Barring some interlacing and minor blurring from standards conversion, the quality of MVM's 4-disc DVD set of the complete series is fine and there are a few good extra features, including a brief interview with Satoshi Kon and a full storyboard multi-angle feature for the first episode. The final three episodes all have a very interesting commentary from the director and producers.
Tokyo has become the haunt of a violent attacker, a child wearing in-line skates and wielding a crooked baseball bat to brutal effect. However, as the two police detectives investigate, they are forced to question the nature of the assailant: is he real or the creation of his victim's imagination? The first episodes focus on the stories of the early victims who are all somehow connected. Then we see episodes that show how the urban legend has gained momentum and a life of its own in the city, affecting disparate lives in indirect ways. The last three episodes reveal the nature of the attacker, tell us the origins, and provide a surreal - though coherent - resolution to the story.
The animation is top-notch, the music is perfect and the character design gives the character real character. This is nothing short of a masterpiece!
The first thing that stood out to me when I started watching this (barring the highly annoying OP) was the art. At first I really wasnt sure if I loved or hated it, and the art was infact one of the reasons I didnt watch it for a long time, however, after the first episode you come to absoloutely love the art. Its beautifully coloured, and at certain parts in the series (Towards the end around episode 10 especially) it shows some outstanding visuals. The colours are all very vibrant, and bright, which adds to the atmosphere of this show alot.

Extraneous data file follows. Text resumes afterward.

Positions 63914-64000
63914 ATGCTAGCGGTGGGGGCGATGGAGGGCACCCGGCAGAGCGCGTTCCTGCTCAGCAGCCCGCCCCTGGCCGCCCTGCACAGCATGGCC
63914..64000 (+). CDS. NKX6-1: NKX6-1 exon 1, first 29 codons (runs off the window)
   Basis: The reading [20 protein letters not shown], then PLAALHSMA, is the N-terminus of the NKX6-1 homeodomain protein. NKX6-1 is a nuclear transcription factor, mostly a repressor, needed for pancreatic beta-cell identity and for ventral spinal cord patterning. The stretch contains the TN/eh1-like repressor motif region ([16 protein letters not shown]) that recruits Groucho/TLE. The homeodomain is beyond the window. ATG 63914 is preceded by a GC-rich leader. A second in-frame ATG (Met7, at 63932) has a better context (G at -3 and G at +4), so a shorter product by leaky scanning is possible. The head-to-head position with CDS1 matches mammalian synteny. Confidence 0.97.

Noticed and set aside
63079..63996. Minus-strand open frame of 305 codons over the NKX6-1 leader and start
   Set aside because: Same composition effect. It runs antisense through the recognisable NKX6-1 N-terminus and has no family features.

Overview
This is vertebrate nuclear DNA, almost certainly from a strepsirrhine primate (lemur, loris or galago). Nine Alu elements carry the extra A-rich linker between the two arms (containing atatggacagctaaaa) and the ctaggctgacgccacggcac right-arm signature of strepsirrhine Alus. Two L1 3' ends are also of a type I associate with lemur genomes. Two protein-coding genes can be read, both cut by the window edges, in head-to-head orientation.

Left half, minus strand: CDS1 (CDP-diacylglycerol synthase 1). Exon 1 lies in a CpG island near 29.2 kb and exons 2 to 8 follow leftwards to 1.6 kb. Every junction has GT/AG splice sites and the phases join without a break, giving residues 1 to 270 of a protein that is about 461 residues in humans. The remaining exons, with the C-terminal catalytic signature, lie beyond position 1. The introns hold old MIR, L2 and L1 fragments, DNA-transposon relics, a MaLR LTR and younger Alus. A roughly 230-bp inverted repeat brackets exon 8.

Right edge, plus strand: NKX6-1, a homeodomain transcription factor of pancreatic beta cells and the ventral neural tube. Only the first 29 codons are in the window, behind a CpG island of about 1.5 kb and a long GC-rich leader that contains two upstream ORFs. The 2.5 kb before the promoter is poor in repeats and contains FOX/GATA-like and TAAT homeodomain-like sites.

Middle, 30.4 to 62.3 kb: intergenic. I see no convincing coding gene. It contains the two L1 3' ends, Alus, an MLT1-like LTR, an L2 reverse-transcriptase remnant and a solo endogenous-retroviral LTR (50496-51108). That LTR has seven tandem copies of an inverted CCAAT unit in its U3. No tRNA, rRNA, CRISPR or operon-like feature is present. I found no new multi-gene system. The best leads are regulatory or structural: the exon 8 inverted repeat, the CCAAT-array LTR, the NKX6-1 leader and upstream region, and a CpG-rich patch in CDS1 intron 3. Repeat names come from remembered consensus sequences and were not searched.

I give the sound a 9/10 because it was (although limited, and not too varied) still very good, and a brilliant cast for the voice actors. However, the 9 could drop to an 8, but I'm in a good mood after just finishing it!
The characters in this show are brilliant, they are all very well developed throughout, and you grow to love them. The only problem I had is remembering who's who (Im still bad with Japanese names...). All the same though, you really do develop a bond with the characters and your heart really goes out for them during the series. Also, although it comes under art, I feel I must mention again how beautiful they look. All the characters look unique (barring the odd 1 or 2), and they are all beautiflully animated.
As far as enjoyment goes, I thoroughly enjoyed this series. Around episodes 6-8 you discover some important parts of the story that does raise some questions, and confuse you, but I must urge anyone who watches to stick with it, and in the final 5 episodes all those quesions will be answered. There are quite a few sad parts, and the end of the series will make your eyes well up and want to cry, but it just adds to the brilliance of this show.
Overall, this is an absoloutely marvelous show that i'm so glad to have seen. There are a few questions I have left, but that will be easily sorted with a re-watch, something I intend on doing again soon! I know i've been quite vague about some things here but, really if I were to tell you to much it would spoil the experience for you. All I can urge you to do while watching is stick with it. Try to watch the episodes in bulk of about 3-4 at a time, or more if you can as just watching 1-2, you may not want to pick it back up as the story jumps between characters quite alot, but it will be worth it once you get near the end and everything is much, much clearer.
Truely enjoyable, everyone should try this!!
Thanks for reading,
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Kon is master when it comes to messing with the mind.Read more